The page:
Olfactory detection of toluene by detection rats for potential screening of lung cancer

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Olfactory detection of toluene by detection rats for potential screening of lung cancer
Yunkwang Oh; Oh-Seok Kwon; S S Min; Yong-Beom Shin; M K Oh; Moonil Kim
Bibliographic Citation
Sensors, vol. 21, no. 9, pp. 2967-2967
Publication Year
Early detection is critical to successfully eradicating a variety of cancers, so the development of a new cancer primary screening system is essential. Herein, we report an animal nose sensor system for the potential primary screening of lung cancer. To establish this, we developed an odor discrimination training device based on operant conditioning paradigms for detection of toluene, an odor indicator component of lung cancer. The rats (N = 15) were trained to jump onto a floating ledge in response to toluene-spiked breath samples. Twelve rats among 15 trained rats reached performance criterion in 12 consecutive successful tests within a given set, or over 12 sets, with a success rate of over 90%. Through a total of 1934 tests, the trained rats (N = 3) showed excellent performance for toluene detection with 82% accuracy, 83% sensitivity, 81% specificity, 80% positive predictive value (PPV) and 83% negative predictive value (NPV). The animals also acquired considerable performance for odor discrimination even in rigorous tests, validating odor specificity. Since environmental and long-term stability are important factors that can influence the sensing results, the performance of the trained rats was studied under specified temperature (20, 25, and 30 °C) and humidity (30%, 45%, and 60% RH) conditions, and monitored over a period of 45 days. At given conditions of temperature and humidity, the animal sensors showed an average accuracy within a deviation range of ±10%, indicating the excellent environmental stability of the detection rats. Surprisingly, the trained rats did not differ in retention of last odor discrimination when tested 45 days after training, denoting that the rats’ memory for trained odor is still available over a long period of time. When taken together, these results indicate that our odor discrimination training system can be useful for non-invasive breath testing and potential primary screening of lung cancer.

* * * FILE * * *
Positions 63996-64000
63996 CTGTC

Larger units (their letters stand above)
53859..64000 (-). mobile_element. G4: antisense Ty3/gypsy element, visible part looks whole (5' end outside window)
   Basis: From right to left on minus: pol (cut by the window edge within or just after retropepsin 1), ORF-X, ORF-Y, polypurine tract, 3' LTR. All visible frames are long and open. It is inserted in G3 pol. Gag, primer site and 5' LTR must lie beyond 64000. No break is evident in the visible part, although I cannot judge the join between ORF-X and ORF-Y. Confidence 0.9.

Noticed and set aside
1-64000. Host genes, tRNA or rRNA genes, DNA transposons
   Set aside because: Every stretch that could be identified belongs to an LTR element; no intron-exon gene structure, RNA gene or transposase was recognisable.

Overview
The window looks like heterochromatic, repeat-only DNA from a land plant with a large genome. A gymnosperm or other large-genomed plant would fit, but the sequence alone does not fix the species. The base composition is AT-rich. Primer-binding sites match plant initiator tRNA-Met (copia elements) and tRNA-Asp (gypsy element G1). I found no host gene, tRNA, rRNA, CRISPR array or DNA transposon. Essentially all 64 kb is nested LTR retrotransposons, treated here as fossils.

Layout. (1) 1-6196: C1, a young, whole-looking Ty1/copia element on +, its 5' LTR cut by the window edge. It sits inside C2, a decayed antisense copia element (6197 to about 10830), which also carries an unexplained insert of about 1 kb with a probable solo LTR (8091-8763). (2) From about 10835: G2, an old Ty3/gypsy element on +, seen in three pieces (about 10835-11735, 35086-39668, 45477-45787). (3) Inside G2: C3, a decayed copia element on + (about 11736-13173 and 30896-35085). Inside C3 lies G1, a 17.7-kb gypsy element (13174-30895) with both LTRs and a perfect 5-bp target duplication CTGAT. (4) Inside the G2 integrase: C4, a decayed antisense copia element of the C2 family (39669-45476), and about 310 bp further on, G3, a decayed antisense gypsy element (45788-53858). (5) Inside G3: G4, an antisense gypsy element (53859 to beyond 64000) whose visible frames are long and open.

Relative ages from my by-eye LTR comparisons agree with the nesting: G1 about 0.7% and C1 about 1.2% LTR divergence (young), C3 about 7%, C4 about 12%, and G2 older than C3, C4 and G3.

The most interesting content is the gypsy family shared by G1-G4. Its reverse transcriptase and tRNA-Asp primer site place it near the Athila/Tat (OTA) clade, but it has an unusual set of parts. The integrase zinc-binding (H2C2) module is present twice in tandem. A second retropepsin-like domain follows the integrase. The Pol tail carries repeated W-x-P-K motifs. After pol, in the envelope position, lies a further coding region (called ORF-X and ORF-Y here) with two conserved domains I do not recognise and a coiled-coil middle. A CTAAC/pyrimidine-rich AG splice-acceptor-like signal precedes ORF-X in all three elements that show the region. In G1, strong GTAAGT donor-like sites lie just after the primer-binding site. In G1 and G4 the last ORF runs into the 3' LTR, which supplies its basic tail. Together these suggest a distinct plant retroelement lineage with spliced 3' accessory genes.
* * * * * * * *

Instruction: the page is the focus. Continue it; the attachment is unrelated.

Animal noseOdor detectionDetection ratOlfactory behavior
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Division of Research on National Challenges > Infectious Disease Research Center > 1. Journal Articles
Division of Biomaterials Research > Bionanotechnology Research Center > 1. Journal Articles
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